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I have just compiled OpenSSL and the Lynx web browser. I would like to browse HTTPS websites. It is my understanding that I need to get certificates from the CAs those sites use and that I also need some sort of certificate of my own. The web browser calls OpenSSL properly, but I can't browse the internet because I don't have an initiali list of CA certificates.

Does anyone have documentation that explains how to get these certificates and get OpenSSL to consume them?

Thanks

  • Please state the browser. Different browsers use different trust stores. – user56041 Jun 14 '17 at 13:03
  • It is the Lynx browser. – enthdegree Jun 14 '17 at 14:32
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To make your browser dealing with SSL/TLS you must install in your browser root certificates from different certification authorities. With those certificates your browser will recognize signet keys and will accept them. You can check here for the list of CAs, installed in Mozilla as well as certificates itself.

P.S. For installing certificates you must check your browser documentation

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Does anyone have documentation that explains how to get these certificates and get OpenSSL to consume them?

From Lynx's README.sslcerts:

PRELIMINARY PROCEDURES:

It is assumed that openssl has been installed correctly, that the default cert directory is /usr/local/ssl/certs, (it's often /etc/ssl/certs, but we need a point of departure for the discussion) and that lynx has been compiled --with-ssl.

The default location for certs on your system may be different, or there may not be one. You will have to substitute that location for /usr/local/ssl/certs in the following instructions, and/or set environment variables.

To determine the default location for certs on your system you may run the following command:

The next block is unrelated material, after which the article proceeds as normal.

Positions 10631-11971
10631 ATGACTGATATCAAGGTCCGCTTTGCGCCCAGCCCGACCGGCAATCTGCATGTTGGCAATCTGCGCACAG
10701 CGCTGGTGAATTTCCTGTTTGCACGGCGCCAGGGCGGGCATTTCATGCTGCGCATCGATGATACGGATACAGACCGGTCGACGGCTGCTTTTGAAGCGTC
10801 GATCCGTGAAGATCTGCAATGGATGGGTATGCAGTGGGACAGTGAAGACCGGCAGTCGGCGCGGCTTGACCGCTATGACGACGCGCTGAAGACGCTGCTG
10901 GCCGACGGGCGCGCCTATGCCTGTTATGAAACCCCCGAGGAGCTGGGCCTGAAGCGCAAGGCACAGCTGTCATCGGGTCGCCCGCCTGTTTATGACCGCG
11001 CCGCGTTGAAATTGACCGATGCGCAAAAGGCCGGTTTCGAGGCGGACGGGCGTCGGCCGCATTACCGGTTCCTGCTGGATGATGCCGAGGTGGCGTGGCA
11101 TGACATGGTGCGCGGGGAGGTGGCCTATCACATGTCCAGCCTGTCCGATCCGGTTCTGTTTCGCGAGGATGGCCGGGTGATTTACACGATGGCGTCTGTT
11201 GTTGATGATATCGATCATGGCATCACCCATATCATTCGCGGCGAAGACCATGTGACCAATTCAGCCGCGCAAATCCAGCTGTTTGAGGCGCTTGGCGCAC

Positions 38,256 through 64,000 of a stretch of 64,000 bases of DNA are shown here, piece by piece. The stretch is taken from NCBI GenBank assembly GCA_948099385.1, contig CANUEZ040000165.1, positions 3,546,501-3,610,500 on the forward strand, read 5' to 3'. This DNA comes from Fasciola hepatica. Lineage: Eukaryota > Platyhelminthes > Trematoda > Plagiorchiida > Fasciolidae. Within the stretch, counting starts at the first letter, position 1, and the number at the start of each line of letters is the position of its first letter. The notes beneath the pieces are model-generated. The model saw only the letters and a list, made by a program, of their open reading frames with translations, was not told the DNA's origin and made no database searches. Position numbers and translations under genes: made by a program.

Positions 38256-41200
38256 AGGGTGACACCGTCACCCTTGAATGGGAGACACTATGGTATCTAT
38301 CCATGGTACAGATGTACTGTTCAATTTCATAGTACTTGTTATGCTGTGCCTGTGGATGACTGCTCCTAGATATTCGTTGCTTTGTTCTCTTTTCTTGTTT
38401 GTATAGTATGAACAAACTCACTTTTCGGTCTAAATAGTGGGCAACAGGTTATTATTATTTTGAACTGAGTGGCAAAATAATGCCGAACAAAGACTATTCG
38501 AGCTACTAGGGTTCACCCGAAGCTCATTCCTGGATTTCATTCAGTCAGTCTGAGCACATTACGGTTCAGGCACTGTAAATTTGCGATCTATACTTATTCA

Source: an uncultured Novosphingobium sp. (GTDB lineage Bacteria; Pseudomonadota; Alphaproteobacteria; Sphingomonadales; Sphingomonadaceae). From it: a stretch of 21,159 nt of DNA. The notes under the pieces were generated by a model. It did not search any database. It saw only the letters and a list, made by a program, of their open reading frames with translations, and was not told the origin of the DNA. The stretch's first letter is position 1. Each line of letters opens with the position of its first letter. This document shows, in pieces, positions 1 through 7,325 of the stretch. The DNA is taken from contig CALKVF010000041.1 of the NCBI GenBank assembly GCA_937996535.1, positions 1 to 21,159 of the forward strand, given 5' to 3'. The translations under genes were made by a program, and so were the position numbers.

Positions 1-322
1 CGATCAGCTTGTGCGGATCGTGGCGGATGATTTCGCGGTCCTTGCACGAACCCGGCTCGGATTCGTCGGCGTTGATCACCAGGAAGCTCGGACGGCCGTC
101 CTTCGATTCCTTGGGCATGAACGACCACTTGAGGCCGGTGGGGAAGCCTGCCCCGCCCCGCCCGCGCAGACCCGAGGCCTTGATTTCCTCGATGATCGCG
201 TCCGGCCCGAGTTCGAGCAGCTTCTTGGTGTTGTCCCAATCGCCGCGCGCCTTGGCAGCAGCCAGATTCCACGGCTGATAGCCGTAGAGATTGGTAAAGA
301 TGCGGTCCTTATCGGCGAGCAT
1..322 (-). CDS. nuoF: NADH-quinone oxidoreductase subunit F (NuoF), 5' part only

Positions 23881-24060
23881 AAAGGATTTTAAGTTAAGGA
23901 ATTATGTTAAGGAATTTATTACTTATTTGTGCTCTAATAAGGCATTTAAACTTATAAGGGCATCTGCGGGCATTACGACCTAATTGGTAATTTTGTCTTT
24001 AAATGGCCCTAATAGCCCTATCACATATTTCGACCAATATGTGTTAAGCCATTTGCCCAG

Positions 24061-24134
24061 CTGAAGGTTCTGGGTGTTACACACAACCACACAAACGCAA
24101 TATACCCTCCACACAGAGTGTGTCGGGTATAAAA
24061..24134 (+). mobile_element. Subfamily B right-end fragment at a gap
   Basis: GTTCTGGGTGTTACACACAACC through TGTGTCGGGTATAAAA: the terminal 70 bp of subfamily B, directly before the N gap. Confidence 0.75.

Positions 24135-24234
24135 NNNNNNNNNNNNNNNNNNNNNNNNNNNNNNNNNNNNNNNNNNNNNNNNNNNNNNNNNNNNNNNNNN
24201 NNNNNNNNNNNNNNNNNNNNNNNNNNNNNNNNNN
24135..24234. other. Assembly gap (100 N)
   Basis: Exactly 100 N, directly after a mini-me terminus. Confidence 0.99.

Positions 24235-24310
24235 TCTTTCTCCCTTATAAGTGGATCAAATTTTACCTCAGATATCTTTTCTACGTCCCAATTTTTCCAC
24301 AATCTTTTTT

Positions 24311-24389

strings libcrypto.a  | grep -in cert | less

Look in this output for SSL_CERT_DIR and SSL_CERT_FILE, and the lines just above them. This is your default location, respectively, for certificates, and the CA cert bundle, cert.pem. You will need to know where libcrypto.a is found of course.

Example output:

7490:/etc/ssl/certs
7491:/etc/ssl/cert.pem
7492:SSL_CERT_DIR
7493:SSL_CERT_FILE

Other possible example output:

31555:/usr/local/ssl/certs
31556:/usr/local/ssl/cert.pem
31557:SSL_CERT_DIR
31558:SSL_CERT_FILE

Note that when OpenSSL is installed, the c_rehash utility is installed in a bin directory (default /usr/local/ssl/bin). You will need to know where it is on your system. The command:

whereis c_rehash

will probably give useful results.

Note also that there is no CA cert bundle distributed with OpenSSL. The OpenSSL team specifically decided NOT to do that. Getting a set of trusted certificates is left up to the installer.

It is no longer a fairly trivial procedure to pull the bundle of trusted root certs out of a recent version of Internet Explorer. Multiple certificates are no longer exportable as a DER formatted file; extraction of a single certificate is the only export for DER, and DER is what converts to PEM.

Users with access to Apple OS X can export all certificates from Keychain Access System Roots as a .pem file. Place this in SSL_CERT_DIR and hash it and you're done.

The MirOS BSD project also provides them. The procedure to convert and install them is detailed later in this document, and if you simply need to have commercially provided certificates trusted by lynx, you can skip down a few lines to the INSTALLING OR UPDATING THE CA BUNDLE section.

Extracted Mozilla cert bundles are available for download from the curl project http://curl.haxx.se/docs/caextract.html along with a script to extract from Mozilla source.

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